As has been said many times before, Warrior is in a bad spot. After almost a year of almost nothing but Pirate being viable, now even that steadfast archetype fell to the Patches and Fiery War Axe nerfs. Set rotation and a new expansion brings hope, but what does Warrior need? It might be time to look to an old, fondly-remembered archetype for inspiration. Patron might hold the key for Warrior’s future success. But what would remaking a neo-Patron Warrior involve?
Tempo and swings
Warrior currently has a dearth of tempo options, and things are about to get a whole lot worse. Efficient tempo plays on turns 1-3 are basically lost to current Warriors outside of N’zoth’s First Mate, Blood to Ichor and Ravaging Ghoul. That’s the bad news. The worse news is that all of these options are rotating out with the Year of the Raven. Warrior still has powerful tempo cards of course; Blood Razor, Sleep with the Fishes and other whirlwind clears are incredibly good at mopping up Aggro boards. But unlike in the Patron era, Warrior has no way to clear a board and create one at the same time in the crucial mid-game.
How can Patron provide inspiration? Patron famously was able to get away with only running one Fiery War Axe due to the power of drawing into its mid-game swing turns. If Warriors had the tools to create boards and clear them at the same time, then maybe some of the old Patron magic could return. More cards that synergies pro-actively with whirlwind effects and board clears would go a long way to fill this hole. Think Rotface, but cheaper and less random.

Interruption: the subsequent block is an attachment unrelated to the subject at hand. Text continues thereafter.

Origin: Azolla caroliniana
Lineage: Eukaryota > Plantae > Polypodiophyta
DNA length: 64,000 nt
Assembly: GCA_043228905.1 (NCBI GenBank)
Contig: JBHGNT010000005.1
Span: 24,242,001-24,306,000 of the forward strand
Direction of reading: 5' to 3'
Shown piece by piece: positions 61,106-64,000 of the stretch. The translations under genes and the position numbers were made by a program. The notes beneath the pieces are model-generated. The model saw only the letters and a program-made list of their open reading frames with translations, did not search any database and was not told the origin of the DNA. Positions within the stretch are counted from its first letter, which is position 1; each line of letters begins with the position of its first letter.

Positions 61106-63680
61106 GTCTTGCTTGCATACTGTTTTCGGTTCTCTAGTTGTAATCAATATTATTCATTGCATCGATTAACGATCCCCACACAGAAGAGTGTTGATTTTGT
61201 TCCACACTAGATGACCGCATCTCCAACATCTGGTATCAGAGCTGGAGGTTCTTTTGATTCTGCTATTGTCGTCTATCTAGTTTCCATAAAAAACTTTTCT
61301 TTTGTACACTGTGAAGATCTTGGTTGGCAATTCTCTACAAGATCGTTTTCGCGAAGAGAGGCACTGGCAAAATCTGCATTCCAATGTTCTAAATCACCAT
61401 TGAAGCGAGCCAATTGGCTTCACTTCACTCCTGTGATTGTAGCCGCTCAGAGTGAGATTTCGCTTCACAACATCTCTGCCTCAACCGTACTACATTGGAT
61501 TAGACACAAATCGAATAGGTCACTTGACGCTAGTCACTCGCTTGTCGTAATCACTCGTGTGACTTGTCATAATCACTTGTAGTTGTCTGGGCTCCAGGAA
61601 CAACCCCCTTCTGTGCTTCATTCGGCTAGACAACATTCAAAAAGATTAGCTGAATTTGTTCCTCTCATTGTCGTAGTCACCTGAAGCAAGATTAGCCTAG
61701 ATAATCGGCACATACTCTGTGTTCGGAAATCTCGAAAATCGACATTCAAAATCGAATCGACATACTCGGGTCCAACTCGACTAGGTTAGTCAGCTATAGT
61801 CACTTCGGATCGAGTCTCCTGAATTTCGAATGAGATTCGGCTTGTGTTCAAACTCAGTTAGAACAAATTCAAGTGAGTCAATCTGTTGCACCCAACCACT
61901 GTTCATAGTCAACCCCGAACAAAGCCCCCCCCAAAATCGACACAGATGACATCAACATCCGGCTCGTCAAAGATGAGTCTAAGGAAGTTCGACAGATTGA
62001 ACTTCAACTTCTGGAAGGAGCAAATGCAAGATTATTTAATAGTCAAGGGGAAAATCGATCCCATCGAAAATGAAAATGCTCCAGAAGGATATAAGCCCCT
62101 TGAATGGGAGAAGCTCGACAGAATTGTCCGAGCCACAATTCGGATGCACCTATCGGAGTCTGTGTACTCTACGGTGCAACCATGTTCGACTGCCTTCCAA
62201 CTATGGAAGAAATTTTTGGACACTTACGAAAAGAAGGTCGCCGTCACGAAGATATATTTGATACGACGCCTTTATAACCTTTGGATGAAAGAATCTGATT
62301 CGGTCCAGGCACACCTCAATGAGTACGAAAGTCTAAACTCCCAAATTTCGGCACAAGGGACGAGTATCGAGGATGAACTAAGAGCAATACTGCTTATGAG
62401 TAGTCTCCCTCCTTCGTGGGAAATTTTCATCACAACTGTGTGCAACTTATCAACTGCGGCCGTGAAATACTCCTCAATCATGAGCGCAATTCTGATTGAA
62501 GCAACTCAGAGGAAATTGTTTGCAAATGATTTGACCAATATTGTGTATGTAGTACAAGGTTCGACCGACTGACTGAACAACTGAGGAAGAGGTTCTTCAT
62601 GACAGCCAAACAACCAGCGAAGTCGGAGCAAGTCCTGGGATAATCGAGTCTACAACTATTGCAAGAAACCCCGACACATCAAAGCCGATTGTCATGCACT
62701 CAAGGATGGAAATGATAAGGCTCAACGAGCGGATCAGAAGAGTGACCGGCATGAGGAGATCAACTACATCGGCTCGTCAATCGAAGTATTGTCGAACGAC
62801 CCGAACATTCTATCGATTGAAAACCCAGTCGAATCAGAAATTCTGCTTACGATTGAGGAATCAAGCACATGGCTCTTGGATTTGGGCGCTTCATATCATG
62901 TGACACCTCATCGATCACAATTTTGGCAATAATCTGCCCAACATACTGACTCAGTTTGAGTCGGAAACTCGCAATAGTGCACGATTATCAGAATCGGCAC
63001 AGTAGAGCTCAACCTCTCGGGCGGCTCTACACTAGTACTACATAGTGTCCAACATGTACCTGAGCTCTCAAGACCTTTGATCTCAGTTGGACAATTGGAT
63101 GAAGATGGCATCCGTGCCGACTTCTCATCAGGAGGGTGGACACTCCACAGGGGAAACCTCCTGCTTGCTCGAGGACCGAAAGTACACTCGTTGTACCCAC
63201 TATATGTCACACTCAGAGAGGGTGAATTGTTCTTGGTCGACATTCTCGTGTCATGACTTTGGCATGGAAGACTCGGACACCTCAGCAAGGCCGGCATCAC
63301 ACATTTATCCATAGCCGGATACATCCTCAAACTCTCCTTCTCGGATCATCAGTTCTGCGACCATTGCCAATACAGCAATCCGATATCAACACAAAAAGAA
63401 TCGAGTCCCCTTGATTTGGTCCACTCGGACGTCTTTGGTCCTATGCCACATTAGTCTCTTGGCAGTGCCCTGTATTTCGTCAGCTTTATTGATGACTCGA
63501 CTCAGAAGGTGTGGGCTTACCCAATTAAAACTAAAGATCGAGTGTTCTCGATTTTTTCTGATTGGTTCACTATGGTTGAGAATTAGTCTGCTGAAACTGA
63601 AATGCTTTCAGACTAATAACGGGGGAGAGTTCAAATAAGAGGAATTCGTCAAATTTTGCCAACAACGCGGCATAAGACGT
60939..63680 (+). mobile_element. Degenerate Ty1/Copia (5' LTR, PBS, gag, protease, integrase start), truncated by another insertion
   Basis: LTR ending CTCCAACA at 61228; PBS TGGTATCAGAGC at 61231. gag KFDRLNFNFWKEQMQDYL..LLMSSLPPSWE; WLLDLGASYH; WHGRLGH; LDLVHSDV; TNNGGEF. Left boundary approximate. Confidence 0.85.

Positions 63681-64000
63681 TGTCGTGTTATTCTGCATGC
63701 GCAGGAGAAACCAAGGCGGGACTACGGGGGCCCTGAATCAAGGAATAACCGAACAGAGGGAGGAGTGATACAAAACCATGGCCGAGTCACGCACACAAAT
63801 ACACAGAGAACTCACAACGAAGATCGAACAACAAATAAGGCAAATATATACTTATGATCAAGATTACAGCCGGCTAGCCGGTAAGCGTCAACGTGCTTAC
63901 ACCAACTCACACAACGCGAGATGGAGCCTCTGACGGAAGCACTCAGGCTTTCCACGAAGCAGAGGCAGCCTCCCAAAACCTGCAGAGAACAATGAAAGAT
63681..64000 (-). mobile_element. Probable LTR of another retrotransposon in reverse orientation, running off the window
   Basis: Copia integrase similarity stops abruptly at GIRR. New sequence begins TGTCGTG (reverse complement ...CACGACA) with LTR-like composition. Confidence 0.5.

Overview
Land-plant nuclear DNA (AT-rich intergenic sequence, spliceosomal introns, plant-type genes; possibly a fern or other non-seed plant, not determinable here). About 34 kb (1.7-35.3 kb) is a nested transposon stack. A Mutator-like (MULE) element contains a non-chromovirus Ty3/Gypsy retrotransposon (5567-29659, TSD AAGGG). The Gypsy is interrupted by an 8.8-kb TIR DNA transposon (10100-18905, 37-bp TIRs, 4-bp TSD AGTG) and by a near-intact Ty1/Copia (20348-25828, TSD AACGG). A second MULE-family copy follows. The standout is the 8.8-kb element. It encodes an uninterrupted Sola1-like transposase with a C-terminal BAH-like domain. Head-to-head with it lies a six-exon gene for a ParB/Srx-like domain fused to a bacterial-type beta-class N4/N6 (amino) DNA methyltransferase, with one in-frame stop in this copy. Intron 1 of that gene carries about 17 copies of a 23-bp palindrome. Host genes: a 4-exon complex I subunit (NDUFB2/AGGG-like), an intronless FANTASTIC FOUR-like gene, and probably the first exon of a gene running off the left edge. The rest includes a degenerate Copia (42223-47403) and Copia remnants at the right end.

Of course, big boards of Patrons were only half of the Patron Warrior equation. The primary win condition against decks with multiple board clears was the infamous charging Frothing Berserkers. Now, there’s very strong reasons not to allow the frustrating OTK aspect of Patron back into the meta, but there’s a strong argument to be made that Warrior needs better late-game combos and finishers.
Currently, the best option is to either run an incredibly unwieldy Recruit package, an anemic N’zoth shell, or the inconsistent and achingly slow Dead Man’s Hand mill plan. With N’zoth and Coldlight rotating, Warrior could use more late-game combo potential outside of plopping down massive minions less effectively than Druid or Priest. This could take some creativity, but minion-duplicating shenanigans could open up some interesting possibilities. Blood Warriors was at the cusp of being viable with Arcane Giants and Armorsmiths; perhaps more cards in that vein and more minions that are exponentially more powerful with duplicates could open up some seriously powerful and versatile late-game strategies.
Decisions and interactivity
A final lesson to take from Patron could be the sheer thrill of piloting it correctly. The deck was famously hard, with complex math, vast arrays of decisions and huge opportunities to display skill. Investing more resources in Warrior cards with unique, flavourful and deep interactions would go a long way to revitalise that spirit.
Warlock got Defile, a fascinating and hugely powerful card that rewards players able to think ahead and play to the numbers. Perhaps something similar would help Warriors regain that skill-testing, “tricky” feel? Maybe a Wild-Pyromancer-a-like that didn’t damage itself? Or more discover options to add low-mana interactive Warrior spells that otherwise aren’t worth the card slot, like Charge or Iron Hide?
Whatever future cards end up being added to help Warrior compete, here’s hoping they can bring back some of the old Patron magic.
Images courtesy of Blizzard Entertainment via Hearthstone.gamepedia.com.
To continue enjoying great content from your favorite writers, please contribute to our Patreon account! Every little bit counts. We greatly appreciate all of your amazing support! #TGHPatreon